Picturesque massing and details, typical of Romanesque architecture

Other features of this well-proportioned church are typically picturesque.  Romanesque accommodates asymmetry and organic addition to suit internal function.  Such buildings are well adapted to corner lots.  The exterior is Peninsula blue sandstone, quarried near Cleveland, giving the walls an unusual and pleasing color, while maintaining the quiet monochrome of Richardson's later work.


Tiffany Nativity windows at Trinity United (top) (3) and Shadyside

Shadyside’s third church began life with a single pictorial window.  It was produced by Tiffany Studios, who mentioned it in their brochure for the 1893 World’s Columbian Exposition in Chicago.  Tiffany displayed seven stained glass windows at the Exposition.  A member of the Uniontown congregation. purchased them for installation at the church.  One of those bears a remarkable correspondence to the subject and composition of Shadyside’s nativity window. Trinity United Presbyterian’s Tiffany windows are an unusual treasure.


Tiffany windows at Trinity United Presbyterian Church

While standing at the corner of Fayette and Morgantown Streets to appreciate this handsome church, a look in the opposite direction shows a tower dominating the view. 


The short trip of several blocks reveals the Fayette County Courthouse and Jail.  It bears a notable resemblance to the equivalent buildings in Allegheny County (of 1888), including the “Bridge of Sighs” connecting them. 

Corresponding features of Fayette County and Allegheny County courthouses & jails

Careful attention to the doors and windows of the courthouse in Uniontown show them to be the same unusual “pointed round arches” of the church.  Not surprisingly, William Kauffman was the architect.

Surprisingly the Fayette County Courthouse arches are pointed, while the adjacent jail arch is circular

Completed in 1890, the courthouse preceeds the church, which raises the question whether the church leaders liked the unusual treatment and asked to have it repeated.  Between completion of the courthouse and the church, however, significant changes occurred in the architecture of the jail, finished in 1892.  The stone is a warmer brown sandstone.  More puzzling is the fact that the main entrance arch of the jail is a typically Romanesque, perfectly round form.  Exploration of the reasons would, no doubt, be a fascinating exercise.

Early post card view of Fayette County Jail (4)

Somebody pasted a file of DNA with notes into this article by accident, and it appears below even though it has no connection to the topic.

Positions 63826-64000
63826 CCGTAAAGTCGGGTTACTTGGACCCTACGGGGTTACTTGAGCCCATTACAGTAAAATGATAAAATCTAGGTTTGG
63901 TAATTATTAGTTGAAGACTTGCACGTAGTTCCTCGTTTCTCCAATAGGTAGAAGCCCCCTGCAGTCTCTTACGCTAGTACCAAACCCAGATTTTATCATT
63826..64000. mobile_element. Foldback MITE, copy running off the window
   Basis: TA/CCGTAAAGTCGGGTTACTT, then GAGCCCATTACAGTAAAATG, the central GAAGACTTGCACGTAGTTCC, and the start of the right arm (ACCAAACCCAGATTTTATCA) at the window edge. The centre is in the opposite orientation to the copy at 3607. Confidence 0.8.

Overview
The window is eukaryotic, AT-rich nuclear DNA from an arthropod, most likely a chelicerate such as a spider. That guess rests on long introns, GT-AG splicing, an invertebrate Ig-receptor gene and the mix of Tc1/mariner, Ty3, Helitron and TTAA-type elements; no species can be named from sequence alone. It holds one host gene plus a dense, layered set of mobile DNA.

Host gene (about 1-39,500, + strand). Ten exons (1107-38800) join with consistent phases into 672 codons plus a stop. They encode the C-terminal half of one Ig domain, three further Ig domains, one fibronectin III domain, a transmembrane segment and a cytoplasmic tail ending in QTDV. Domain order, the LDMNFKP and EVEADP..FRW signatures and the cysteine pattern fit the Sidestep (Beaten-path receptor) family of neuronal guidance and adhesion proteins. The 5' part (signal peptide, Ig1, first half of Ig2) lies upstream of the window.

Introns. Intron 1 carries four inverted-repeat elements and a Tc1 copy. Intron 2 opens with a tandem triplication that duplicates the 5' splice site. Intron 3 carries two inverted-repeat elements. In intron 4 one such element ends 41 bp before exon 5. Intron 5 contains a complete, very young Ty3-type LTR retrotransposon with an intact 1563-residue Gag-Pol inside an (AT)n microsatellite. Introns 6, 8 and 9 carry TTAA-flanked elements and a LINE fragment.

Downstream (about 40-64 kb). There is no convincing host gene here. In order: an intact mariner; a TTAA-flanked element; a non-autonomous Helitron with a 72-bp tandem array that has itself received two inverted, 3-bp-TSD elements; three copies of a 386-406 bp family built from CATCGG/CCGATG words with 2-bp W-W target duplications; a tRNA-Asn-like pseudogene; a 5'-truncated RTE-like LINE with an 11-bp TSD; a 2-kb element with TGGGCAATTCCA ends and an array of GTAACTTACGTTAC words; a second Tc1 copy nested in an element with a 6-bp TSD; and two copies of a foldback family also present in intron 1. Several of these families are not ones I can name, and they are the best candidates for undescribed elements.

The jail as originally constructed was the most picturesque of any our subjects.  The post card view shows roof dormers and an entrance porch of a design that seems almost too romantic or whimsical for a lock-up.  Sadly, these along with the graceful termination of the jail’s tower were less than durable and did not survive a 1963 remodeling.


Fayette County Jail with modifications

A Pittsburgher driving through Uniontown might suspect tremendous influence from his city on the Presbyterian church and civic buildings.  A more leisurely inspection, however, reveals significant and intriguing differences.  Were they chiefly attributable to architect Kauffman?  Did the citizens of Fayette County want to express individualism with their own variations on a theme?  Colonial settlement and prominence came to the southern region earlier than to Pittsburgh. The region had a vibrant industrial economy which was perhaps only one tier lower in importance than it northern neighbor.  Indeed, Pittsburgh needed the resources and products of Fayette County to fuel its own progress.   Whatever the genesis of the architectural differences, both locations reward a visitor with ample quantity and variety of interesting buildings.

For a Pittsburgh example of a pointed Romanesque arch see Fade to Black...and Back

(1) Photo  of S. Trophime There is a Creative Commons license attached to this image. AttributionNoncommercialShare Alike by owner (cropped for use here)

(2) Drawing from Bannister Fletcher, A History of Architecture on the Comparative Method, New York: Charles Scribner's Sons, 1954

(3) Many thanks to Linda Chidester, Church Secretary, and Trinity United Presbyterian Church for providing the beautiful photographs of the Tiffany windows and church history.

(4) Postcard from Penny Post Cards from Pennsylvania (cropped for use here)